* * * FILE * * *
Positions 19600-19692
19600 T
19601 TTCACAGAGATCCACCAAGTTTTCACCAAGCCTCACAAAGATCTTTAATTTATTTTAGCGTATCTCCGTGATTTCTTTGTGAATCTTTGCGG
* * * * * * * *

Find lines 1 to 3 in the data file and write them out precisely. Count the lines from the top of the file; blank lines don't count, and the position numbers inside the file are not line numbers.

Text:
Positions 19600-19692
19600 T
19601 TTCACAGAGATCCACCAAGTTTTCACCAAGCCTCACAAAGATCTTTAATTTATTTTAGCGTATCTCCGTGATTTCTTTGTGAATCTTTGCGG